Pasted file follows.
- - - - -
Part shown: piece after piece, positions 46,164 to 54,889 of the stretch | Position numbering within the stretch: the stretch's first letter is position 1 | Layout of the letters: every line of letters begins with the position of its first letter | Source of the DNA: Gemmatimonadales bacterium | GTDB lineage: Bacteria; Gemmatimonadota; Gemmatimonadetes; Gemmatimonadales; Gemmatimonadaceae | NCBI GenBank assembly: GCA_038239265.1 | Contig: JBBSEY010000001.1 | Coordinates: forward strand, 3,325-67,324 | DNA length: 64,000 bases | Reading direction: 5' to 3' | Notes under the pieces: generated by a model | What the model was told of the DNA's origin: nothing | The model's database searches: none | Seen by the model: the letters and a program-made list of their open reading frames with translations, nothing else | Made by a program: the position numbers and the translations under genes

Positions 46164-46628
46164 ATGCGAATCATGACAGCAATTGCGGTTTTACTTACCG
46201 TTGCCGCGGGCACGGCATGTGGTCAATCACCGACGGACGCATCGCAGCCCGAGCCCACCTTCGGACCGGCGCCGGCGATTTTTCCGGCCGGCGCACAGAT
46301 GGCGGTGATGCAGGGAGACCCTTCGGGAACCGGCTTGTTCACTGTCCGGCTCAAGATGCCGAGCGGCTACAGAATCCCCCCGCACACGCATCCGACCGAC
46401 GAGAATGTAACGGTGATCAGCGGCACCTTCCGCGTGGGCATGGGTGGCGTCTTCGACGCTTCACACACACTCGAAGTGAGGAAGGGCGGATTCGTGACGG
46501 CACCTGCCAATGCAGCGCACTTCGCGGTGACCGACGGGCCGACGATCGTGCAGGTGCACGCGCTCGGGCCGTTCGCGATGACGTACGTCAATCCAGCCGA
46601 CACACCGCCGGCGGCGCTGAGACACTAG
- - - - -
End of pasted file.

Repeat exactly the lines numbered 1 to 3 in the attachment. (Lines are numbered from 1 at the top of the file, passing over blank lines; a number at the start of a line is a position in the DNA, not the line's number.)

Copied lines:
Part shown: piece after piece, positions 46,164 to 54,889 of the stretch | Position numbering within the stretch: the stretch's first letter is position 1 | Layout of the letters: every line of letters begins with the position of its first letter | Source of the DNA: Gemmatimonadales bacterium | GTDB lineage: Bacteria; Gemmatimonadota; Gemmatimonadetes; Gemmatimonadales; Gemmatimonadaceae | NCBI GenBank assembly: GCA_038239265.1 | Contig: JBBSEY010000001.1 | Coordinates: forward strand, 3,325-67,324 | DNA length: 64,000 bases | Reading direction: 5' to 3' | Notes under the pieces: generated by a model | What the model was told of the DNA's origin: nothing | The model's database searches: none | Seen by the model: the letters and a program-made list of their open reading frames with translations, nothing else | Made by a program: the position numbers and the translations under genes

Positions 46164-46628
46164 ATGCGAATCATGACAGCAATTGCGGTTTTACTTACCG